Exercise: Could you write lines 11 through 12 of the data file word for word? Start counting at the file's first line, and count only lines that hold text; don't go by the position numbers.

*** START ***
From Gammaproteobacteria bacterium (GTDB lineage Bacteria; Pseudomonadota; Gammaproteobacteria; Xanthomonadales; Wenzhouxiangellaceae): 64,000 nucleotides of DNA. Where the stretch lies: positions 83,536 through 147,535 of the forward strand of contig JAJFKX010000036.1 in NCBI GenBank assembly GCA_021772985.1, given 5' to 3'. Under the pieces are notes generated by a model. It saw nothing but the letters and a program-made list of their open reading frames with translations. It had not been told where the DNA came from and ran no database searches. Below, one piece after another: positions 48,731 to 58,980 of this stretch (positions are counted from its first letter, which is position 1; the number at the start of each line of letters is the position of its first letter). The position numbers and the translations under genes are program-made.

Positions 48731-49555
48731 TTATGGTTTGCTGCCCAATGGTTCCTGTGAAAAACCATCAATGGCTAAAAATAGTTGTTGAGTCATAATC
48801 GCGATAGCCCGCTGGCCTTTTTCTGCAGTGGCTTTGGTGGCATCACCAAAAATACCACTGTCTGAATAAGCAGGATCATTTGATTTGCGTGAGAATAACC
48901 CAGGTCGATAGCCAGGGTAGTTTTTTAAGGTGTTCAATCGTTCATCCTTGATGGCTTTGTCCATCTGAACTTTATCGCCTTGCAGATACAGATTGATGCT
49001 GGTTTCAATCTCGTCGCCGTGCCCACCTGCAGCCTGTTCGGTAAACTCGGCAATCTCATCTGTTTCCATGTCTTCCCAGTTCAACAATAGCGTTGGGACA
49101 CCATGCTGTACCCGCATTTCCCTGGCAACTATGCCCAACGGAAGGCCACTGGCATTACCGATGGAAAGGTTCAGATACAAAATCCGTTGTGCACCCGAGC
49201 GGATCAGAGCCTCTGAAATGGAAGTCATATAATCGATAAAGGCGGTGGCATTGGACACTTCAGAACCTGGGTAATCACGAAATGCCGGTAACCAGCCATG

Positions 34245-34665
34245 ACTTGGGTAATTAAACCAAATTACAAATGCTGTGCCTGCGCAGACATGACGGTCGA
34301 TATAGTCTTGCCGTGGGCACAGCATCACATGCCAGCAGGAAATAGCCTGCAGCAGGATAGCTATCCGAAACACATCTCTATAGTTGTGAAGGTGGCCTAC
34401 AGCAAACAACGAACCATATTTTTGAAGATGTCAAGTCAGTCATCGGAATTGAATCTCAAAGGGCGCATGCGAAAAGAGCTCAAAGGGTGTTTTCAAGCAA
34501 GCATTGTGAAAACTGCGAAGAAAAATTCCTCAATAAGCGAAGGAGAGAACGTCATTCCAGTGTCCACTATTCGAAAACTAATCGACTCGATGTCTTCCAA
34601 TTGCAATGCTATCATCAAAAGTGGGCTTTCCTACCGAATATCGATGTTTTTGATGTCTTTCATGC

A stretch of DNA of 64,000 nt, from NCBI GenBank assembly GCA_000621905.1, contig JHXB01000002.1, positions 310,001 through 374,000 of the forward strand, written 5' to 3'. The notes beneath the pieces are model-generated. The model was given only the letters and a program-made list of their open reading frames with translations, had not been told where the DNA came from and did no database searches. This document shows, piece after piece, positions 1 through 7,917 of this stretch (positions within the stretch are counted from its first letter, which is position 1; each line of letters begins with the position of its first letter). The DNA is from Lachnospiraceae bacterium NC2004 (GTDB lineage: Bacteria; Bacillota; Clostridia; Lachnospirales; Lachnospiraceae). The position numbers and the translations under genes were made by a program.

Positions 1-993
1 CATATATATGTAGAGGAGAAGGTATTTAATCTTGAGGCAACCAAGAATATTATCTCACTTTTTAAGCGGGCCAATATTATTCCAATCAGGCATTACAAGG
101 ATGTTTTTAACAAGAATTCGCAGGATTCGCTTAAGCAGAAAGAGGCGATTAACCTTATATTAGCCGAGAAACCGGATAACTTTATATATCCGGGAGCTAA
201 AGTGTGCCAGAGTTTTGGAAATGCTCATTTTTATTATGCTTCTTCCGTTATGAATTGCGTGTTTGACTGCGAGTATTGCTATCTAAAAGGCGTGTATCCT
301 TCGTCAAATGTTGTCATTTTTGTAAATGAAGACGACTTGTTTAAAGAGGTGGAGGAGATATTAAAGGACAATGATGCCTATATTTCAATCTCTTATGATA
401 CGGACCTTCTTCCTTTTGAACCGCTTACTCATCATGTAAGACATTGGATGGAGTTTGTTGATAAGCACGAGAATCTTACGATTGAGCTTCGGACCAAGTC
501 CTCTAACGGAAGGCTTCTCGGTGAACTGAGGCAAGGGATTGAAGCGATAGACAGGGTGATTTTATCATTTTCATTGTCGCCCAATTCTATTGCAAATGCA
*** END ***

34301 TATAGTCTTGCCGTGGGCACAGCATCACATGCCAGCAGGAAATAGCCTGCAGCAGGATAGCTATCCGAAACACATCTCTATAGTTGTGAAGGTGGCCTAC
34401 AGCAAACAACGAACCATATTTTTGAAGATGTCAAGTCAGTCATCGGAATTGAATCTCAAAGGGCGCATGCGAAAAGAGCTCAAAGGGTGTTTTCAAGCAA